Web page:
“READER, I married him,” from Jane Eyre is one of the most famous lines in literature — and it’s notably absent from Sally Cookson’s adaptation of Charlotte Bronte’s novel.
As a brave statement of intent, it signals a break from tradition and it’s entirely justified in this reappraisal of the classic work in an experimental National Theatre production combining period dress with a contemporary stage design and live music.
The focus shifts shifts away from the relationship of “obscure, plain and little” Jane with Rochester. Instead, the emphasis is on independence and her cry of: “I must have my liberty!”
That desire for freedom is represented by a series of window frames that dangle from the ceiling, their shutters barring her escape until, in the closing scenes, they finally shatter open.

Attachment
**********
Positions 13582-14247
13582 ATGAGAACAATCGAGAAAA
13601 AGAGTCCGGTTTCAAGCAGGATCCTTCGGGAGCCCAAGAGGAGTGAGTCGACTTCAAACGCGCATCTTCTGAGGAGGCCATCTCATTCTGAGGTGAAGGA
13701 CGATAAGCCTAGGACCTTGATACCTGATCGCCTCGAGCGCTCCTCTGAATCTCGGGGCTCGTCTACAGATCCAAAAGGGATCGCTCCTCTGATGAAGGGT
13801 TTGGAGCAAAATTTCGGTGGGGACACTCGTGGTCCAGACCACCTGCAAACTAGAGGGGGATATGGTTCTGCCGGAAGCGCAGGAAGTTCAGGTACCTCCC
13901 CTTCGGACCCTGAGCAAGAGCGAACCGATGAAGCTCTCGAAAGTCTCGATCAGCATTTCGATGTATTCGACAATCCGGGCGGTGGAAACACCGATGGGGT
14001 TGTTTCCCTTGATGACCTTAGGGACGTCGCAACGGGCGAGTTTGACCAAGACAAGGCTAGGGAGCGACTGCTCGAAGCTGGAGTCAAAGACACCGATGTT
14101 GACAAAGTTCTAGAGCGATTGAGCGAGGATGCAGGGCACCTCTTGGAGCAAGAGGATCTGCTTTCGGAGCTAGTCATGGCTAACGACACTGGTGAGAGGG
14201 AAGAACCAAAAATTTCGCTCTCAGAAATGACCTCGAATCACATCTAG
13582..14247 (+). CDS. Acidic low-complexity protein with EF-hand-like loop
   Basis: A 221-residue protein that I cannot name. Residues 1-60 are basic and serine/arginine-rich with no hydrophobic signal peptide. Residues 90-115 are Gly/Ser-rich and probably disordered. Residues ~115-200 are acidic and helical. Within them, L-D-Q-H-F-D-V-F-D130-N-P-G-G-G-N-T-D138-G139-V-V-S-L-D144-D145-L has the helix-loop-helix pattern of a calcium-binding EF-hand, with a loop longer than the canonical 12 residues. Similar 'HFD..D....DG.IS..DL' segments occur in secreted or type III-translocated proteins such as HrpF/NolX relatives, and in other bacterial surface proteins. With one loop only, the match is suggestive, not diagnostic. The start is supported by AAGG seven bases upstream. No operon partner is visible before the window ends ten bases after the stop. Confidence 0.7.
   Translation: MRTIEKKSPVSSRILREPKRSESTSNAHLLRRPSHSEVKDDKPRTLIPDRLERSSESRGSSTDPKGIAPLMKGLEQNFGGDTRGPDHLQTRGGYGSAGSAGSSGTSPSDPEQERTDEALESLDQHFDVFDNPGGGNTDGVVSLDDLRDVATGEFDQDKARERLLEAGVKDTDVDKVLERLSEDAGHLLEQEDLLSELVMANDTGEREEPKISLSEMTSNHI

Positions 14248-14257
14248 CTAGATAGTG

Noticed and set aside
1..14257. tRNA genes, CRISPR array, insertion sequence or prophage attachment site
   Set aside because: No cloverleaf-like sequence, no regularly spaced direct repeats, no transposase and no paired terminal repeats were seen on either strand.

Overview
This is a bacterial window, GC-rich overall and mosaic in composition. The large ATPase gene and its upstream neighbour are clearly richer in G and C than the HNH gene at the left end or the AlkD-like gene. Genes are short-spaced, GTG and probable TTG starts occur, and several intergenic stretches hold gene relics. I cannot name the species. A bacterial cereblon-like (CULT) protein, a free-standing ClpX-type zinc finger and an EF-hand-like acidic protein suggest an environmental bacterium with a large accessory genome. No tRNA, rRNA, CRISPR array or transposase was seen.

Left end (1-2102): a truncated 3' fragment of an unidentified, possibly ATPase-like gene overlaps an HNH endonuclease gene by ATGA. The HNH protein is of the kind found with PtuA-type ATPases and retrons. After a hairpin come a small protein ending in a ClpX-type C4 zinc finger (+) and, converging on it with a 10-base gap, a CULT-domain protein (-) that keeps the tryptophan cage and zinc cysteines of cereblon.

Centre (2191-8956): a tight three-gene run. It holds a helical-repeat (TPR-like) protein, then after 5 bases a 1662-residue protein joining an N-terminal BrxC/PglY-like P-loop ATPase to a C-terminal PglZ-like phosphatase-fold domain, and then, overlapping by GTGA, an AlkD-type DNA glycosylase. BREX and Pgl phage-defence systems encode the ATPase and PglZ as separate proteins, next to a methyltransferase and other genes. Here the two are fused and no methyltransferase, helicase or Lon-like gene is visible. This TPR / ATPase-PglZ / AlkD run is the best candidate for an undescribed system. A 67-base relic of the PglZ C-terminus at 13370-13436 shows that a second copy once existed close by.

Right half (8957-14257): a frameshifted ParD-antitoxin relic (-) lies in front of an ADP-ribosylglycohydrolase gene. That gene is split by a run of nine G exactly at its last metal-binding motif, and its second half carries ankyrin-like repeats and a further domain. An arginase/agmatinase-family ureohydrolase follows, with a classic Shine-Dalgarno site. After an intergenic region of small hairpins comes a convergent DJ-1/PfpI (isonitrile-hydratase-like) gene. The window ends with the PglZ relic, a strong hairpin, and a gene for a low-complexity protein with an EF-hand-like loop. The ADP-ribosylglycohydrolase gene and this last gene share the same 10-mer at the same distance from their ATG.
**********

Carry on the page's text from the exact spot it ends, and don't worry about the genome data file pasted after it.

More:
One person who does have freedom of a kind throughout the play is Bertha, Rochester’s mad wife, who has escaped from the attic to become a near continual presence on stage.
Her thoughts, and those of Jane, are expressed through song as Melanie Marshall provides jazzy interpretations of Mad About the Boy and Gnarls Barkley’s Crazy.
If she’s mad, then so too are the other characters, in a state of constant flux during an episodic production.
Cast members run on the spot to indicate a carriage, Nadia Clifford’s Jane scampers across designer Michael Vale’s wooden scaffolding while asking question after question and pupils rhythmically run through lessons by rote.
Indeed, its almost comes as a relief when Rochester’s dog Pilot (a wonderfully expressive Paul Mundell) flops on the floor to rest and wag its cord tale .
Amalgamated from a previous two-part show, the production is lengthy at three hours but each scene, infused with energy and bold reimaginings of the original story, never fails to grab the attention.
Tours until September 23 and then returns to the National Theatre in London, details: nationaltheatre.org.uk